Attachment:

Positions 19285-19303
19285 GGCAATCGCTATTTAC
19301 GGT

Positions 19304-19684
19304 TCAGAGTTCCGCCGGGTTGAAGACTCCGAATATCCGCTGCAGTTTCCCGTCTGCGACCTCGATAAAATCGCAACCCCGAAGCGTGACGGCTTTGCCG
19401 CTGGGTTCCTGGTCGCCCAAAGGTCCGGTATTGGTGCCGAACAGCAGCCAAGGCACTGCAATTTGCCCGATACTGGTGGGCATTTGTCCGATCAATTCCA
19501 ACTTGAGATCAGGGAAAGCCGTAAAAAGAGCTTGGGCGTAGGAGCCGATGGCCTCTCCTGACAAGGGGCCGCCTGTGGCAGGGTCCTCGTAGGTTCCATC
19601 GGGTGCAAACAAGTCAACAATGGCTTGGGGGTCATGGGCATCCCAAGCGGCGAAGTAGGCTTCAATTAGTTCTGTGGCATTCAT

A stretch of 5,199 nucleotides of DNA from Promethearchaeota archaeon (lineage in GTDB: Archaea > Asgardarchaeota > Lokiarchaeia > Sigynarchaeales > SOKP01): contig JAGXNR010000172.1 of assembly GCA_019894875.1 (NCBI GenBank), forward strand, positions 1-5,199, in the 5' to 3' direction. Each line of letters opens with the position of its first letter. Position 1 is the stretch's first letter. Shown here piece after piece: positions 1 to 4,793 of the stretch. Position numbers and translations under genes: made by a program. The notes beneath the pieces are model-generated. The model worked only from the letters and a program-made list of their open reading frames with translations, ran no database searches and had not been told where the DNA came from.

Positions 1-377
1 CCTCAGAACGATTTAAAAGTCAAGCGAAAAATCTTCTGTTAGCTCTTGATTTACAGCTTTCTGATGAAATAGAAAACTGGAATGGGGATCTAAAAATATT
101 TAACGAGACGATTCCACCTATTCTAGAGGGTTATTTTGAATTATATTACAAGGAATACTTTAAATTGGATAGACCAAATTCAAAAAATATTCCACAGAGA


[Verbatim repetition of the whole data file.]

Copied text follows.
Positions 19285-19303
19285 GGCAATCGCTATTTAC
19301 GGT

Positions 19304-19684
19304 TCAGAGTTCCGCCGGGTTGAAGACTCCGAATATCCGCTGCAGTTTCCCGTCTGCGACCTCGATAAAATCGCAACCCCGAAGCGTGACGGCTTTGCCG
19401 CTGGGTTCCTGGTCGCCCAAAGGTCCGGTATTGGTGCCGAACAGCAGCCAAGGCACTGCAATTTGCCCGATACTGGTGGGCATTTGTCCGATCAATTCCA
19501 ACTTGAGATCAGGGAAAGCCGTAAAAAGAGCTTGGGCGTAGGAGCCGATGGCCTCTCCTGACAAGGGGCCGCCTGTGGCAGGGTCCTCGTAGGTTCCATC
19601 GGGTGCAAACAAGTCAACAATGGCTTGGGGGTCATGGGCATCCCAAGCGGCGAAGTAGGCTTCAATTAGTTCTGTGGCATTCAT

A stretch of 5,199 nucleotides of DNA from Promethearchaeota archaeon (lineage in GTDB: Archaea > Asgardarchaeota > Lokiarchaeia > Sigynarchaeales > SOKP01): contig JAGXNR010000172.1 of assembly GCA_019894875.1 (NCBI GenBank), forward strand, positions 1-5,199, in the 5' to 3' direction. Each line of letters opens with the position of its first letter. Position 1 is the stretch's first letter. Shown here piece after piece: positions 1 to 4,793 of the stretch. Position numbers and translations under genes: made by a program. The notes beneath the pieces are model-generated. The model worked only from the letters and a program-made list of their open reading frames with translations, ran no database searches and had not been told where the DNA came from.

Positions 1-377
1 CCTCAGAACGATTTAAAAGTCAAGCGAAAAATCTTCTGTTAGCTCTTGATTTACAGCTTTCTGATGAAATAGAAAACTGGAATGGGGATCTAAAAATATT
101 TAACGAGACGATTCCACCTATTCTAGAGGGTTATTTTGAATTATATTACAAGGAATACTTTAAATTGGATAGACCAAATTCAAAAAATATTCCACAGAGA